Five Ways To Protect Yourself In A Divorce
Going through the breakup of a marriage is never easy. Fighting with your spouse can leave you feeling emotionally drained, and concerns about a divorce and the impact on your finances, children, and other areas in your life create enormous stress. While the situation may seem overwhelming, it is important to attend to some practical matters which can have significant impacts on your future wellbeing and financial security. Here are five ways to protect yourself in a divorce.
If your marriage is on shaky ground or you are considering a divorce or separation, there are certain steps you need to take now to protect yourself. The following are five important tips to follow:
1. Make a list of all property and assets you and your spouse possess.
Under the South Carolina Code of Laws, any marital property accumulated, earned, or otherwise acquired during your marriage will be divided on an equitable, though not necessarily even, basis between you and your spouse. To ensure you get what you are entitled in any divorce related settlements, make a list of all personal property, real estate, financial accounts, and other assets you possess. Include marital debts as well, which will also be divided in these proceedings.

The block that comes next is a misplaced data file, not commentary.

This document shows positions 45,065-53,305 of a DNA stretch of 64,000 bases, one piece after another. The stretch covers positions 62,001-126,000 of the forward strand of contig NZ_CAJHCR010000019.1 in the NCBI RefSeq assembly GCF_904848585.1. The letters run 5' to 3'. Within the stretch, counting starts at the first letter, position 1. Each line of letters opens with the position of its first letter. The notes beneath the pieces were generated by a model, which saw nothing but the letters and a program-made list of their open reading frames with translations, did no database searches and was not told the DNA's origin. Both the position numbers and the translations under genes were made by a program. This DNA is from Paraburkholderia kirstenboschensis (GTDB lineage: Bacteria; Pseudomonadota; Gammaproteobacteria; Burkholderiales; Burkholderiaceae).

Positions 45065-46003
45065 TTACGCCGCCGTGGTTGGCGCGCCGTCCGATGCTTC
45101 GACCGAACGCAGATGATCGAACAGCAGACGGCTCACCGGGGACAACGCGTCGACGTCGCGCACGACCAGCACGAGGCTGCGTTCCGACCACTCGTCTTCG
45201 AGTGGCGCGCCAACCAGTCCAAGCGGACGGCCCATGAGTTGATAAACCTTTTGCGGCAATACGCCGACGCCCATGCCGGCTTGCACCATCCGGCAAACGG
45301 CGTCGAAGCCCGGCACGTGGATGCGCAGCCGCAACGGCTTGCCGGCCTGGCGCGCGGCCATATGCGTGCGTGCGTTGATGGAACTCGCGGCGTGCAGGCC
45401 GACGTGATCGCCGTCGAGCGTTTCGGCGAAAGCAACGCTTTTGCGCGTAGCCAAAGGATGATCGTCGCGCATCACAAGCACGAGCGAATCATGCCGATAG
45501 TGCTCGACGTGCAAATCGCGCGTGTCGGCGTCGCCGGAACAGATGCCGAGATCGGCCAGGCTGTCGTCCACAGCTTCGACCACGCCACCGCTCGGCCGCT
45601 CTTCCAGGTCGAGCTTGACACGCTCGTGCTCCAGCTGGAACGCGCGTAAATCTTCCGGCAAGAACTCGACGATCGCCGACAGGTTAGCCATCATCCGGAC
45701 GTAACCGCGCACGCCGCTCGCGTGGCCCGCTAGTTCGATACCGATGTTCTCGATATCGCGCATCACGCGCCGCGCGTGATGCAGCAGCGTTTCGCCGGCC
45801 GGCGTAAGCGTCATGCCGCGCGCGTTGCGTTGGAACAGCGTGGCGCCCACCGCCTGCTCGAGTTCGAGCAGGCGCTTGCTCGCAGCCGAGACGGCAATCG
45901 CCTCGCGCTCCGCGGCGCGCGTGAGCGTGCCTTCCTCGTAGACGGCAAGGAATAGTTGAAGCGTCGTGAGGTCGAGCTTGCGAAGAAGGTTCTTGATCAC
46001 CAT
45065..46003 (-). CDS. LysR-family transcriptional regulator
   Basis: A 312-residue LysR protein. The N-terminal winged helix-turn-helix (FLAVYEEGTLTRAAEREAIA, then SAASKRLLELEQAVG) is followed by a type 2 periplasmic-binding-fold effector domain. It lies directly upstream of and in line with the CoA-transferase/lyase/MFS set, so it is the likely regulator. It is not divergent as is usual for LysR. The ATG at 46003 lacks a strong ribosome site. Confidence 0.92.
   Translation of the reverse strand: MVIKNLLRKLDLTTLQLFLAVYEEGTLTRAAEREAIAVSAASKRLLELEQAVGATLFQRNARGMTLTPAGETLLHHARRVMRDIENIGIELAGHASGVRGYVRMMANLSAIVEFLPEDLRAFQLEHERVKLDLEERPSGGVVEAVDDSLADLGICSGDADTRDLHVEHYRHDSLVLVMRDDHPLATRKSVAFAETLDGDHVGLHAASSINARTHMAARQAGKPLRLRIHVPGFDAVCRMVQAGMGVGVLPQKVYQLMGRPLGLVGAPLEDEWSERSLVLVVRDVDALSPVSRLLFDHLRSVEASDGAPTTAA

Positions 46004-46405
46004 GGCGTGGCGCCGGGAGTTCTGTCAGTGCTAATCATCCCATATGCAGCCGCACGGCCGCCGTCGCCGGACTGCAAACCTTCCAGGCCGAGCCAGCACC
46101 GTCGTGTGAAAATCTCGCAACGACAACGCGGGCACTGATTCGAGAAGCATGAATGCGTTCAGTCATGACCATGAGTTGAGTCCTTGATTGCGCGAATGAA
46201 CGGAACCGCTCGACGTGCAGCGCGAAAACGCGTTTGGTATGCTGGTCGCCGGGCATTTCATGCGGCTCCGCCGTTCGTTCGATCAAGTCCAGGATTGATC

2. Set up your own bank account and establish credit in your name.
Money Crashes advises that to protect yourself in anticipation of a breakup, you should begin immediately reestablishing credit in your name, rather than relying on joint accounts. This can be as simple as opening up a credit card or taking out a small personal loan. Establish your own bank account as well, and begin having your pay checks automatically deposited into it.
3. Get a realistic estimate of living costs on your own.
Many people are shocked when they get a divorce at the high cost of living on their own. Get an idea now of the area in which you want to live, the amount you will need to provide for rent or a mortgage and other household costs. Consider whether you might need to get a second job, or whether your spouse is in a position to pay support.
4. Consider a post marital agreement.
If your spouse has been guilty of adultery, a gambling habit, or some other marital misconduct, it could work in your favor when seeking a divorce settlement. However, if you remain together afterward, you will no longer be able to use it in your case. In these situations, a post marital agreement can help to document what happened, while detailing personal and financial ramifications in the event it happens again in the future.
5. Consult with an experienced divorce attorney.
Every divorce is as unique as the individuals involved. The best way to determine important issues that may arise in your case and potential actions you may need to take is by consulting with an experienced divorce attorney.
Contact The Surasky Law Firm, LLC Today
For additional guidance on ways to protect yourself and your rights in a divorce, contact the Surasky Law Firm, LLC. Request a confidential, one-on-one consultation with our Aiken, SC divorce attorneys today.